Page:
My school had a good driver’s education program when I learned to drive, with emphasis on defensive driving techniques. And my father was recruited by the local community college to teach a defensive driving course after he retired from his job as a rural letter carrier.
So from an early age, traffic safety was drilled into my head. Along with the fact that no one can control what other people do behind the wheel, so you have to anticipate their actions and be prepared for anything.
When I took up cycling, I quickly learned that beginning riders weren’t exactly welcome on busy streets. And that my survival depended on learning how to apply those defensive driving techniques to two wheels instead of four.
Evidently, it worked, since I’m still here after 29 years of mostly urban riding — including 19 right here in Los Angeles. Over the coming days, I’m going to share some of the lessons I’ve learned along the way.
Starting with where to ride. And where not to.
Choose your battles
California law gives you the right to ride on any street, with exception of most freeways. But that doesn’t mean it’s a good idea to casually cruise Wilshire Boulevard at rush hour. Yes, you have every right to be there, and drivers are required to share the road. But having that right doesn’t mean that drivers fighting their way through heavy traffic will be looking for you, or be willing to share the lane if they do — regardless of the law. If you’re a strong rider, you can usually pull it off; if not, you may want to look for alternate routes.
Try a little something on the side
Maybe you already know how to get where you’re going. But roads that might be fine behind the wheel aren’t always the best ones to take when you’re in the saddle (see above). Usually though, there’s a perfectly fine alternate route within a few blocks of the main road — one with little traffic and lots of room for riding that goes exactly where you want to go. For instance, I frequently see unskilled cyclists plodding along Wilshire Blvd in Santa Monica on their way to the beach or the Promenade. Yet if they went just one block in either direction, they’d find a quiet street with a marked bike lane most of their way. Sure, you might have to deal with more stop signs. But that beats the hell out of dealing with an impatient bus driver running up your ass.
Consider your skill level
Sometimes though, the main streets may seem like the best choice, for whatever reason — despite the heavy and often unforgiving traffic. So look for streets that offer a marked bike lane, a wide smooth shoulder or a wide parking lane with room to avoid being doored. And consider your skill level before you decide where to ride. If you’re a beginning rider, or someone who only rides to the beach or the bookstore every now and then, you’re probably better off avoiding busy streets where you’ll have to ride in the traffic lane.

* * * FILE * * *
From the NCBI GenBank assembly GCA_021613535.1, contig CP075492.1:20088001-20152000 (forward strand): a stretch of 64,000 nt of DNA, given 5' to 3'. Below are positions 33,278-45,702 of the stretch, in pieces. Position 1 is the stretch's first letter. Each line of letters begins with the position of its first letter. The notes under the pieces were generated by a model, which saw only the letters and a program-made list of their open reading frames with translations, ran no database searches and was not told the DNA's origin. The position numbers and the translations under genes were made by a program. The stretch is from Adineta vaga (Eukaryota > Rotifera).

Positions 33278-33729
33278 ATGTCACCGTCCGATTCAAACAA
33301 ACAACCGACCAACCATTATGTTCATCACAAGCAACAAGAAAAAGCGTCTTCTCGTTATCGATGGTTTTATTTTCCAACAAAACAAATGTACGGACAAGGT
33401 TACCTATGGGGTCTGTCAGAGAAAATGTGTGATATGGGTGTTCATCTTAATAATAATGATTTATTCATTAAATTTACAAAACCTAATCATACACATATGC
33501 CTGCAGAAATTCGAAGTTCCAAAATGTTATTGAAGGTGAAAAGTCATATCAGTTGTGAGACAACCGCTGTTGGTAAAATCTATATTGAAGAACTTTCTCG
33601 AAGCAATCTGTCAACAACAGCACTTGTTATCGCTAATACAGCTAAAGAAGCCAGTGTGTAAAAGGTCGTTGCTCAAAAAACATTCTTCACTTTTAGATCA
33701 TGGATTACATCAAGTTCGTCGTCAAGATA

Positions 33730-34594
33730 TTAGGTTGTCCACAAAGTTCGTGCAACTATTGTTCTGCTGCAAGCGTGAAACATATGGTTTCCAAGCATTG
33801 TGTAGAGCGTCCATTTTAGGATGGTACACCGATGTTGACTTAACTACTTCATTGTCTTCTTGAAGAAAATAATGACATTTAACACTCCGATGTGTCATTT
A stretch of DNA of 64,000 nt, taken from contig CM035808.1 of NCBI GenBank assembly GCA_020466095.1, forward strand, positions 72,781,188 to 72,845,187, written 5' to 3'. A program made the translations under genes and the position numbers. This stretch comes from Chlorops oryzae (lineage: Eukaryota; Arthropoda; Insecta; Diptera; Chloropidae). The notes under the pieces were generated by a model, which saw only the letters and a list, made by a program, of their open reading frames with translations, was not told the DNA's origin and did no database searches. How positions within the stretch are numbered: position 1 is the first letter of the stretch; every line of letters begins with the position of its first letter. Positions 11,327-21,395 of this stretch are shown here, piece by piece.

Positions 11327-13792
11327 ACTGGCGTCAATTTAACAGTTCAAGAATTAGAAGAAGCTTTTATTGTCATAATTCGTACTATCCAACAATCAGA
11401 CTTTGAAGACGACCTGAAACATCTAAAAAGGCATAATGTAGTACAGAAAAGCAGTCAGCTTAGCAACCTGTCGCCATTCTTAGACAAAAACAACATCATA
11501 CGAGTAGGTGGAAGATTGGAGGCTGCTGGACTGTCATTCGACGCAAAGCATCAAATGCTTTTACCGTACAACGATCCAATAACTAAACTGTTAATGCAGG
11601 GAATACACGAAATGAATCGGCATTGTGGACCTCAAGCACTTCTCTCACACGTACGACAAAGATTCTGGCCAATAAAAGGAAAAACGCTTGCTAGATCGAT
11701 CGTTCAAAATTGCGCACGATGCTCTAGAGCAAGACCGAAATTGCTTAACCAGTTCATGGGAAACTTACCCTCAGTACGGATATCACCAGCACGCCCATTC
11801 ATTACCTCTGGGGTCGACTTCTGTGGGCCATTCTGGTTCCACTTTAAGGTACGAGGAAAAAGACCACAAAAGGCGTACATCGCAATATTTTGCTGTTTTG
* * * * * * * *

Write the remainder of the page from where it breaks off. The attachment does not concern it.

Practice the rule of 10 – 15
Over the years, I’ve found that relative speed is one of the most important factors in traffic safety. If you can ride reasonably close to the speed of traffic when you take the lane, drivers will usually accept you as part of traffic, willingly or not. But if you ride too slow for traffic, you become an obstacle, and the risk of danger increases dramatically. (Again, I’m not talking about what’s legal or right; I’m talking about what’s safe, given the realities of today’s over-crowded roadways.)
My rule of thumb is that I’ll consider roads where I have to take the lane if I can ride within 15 mph of the speed of traffic. With a cruising speed of 20 mph, that means I’m comfortable taking a lane for long stretches on streets where traffic flows at up to 35. But remember — that’s the speed of traffic, not the speed limit. On Olympic Blvd near my home, traffic frequently flows at 50 – 60 mph, even though the speed limit is just 35. If you’re not skilled or comfortable in traffic, use the 10 mph limit instead.
Learn to turn
If you’re still using your handlebars to turn, you don’t belong on busy streets. Your handlebars are great for going straight, but slow and inefficient method for turning — making you a hazard to yourself and those around you if you need to move quickly. So learn to turn by shifting your weight slightly in the direction you want to go. Shifting to the right will move your bike right, and vice versa, slight shift in the opposite direction will put you back on course. Find a quiet street or parking lot to practice until you feel comfortable. And before you hit the streets.
Stephen Box picks up the story of fellow Wheelman Rod Armas’ tragic death on PCH this past weekend, filling in the details and arguing that something has to be done. The best named bike shop in town gets new racers in stock. In case you missed it, a New York cyclist is intentionally doored by an SUV driver, then charged with causing damage to his vehicle. A Florida driver hits a cyclist, and drives off laughing. Korea plans bike-only subway cars. A 68 year-old cyclist says he’ll quit when it isn’t fun anymore. And finally, a Missouri writer argues that shared lanes should be painted red to hide the blood.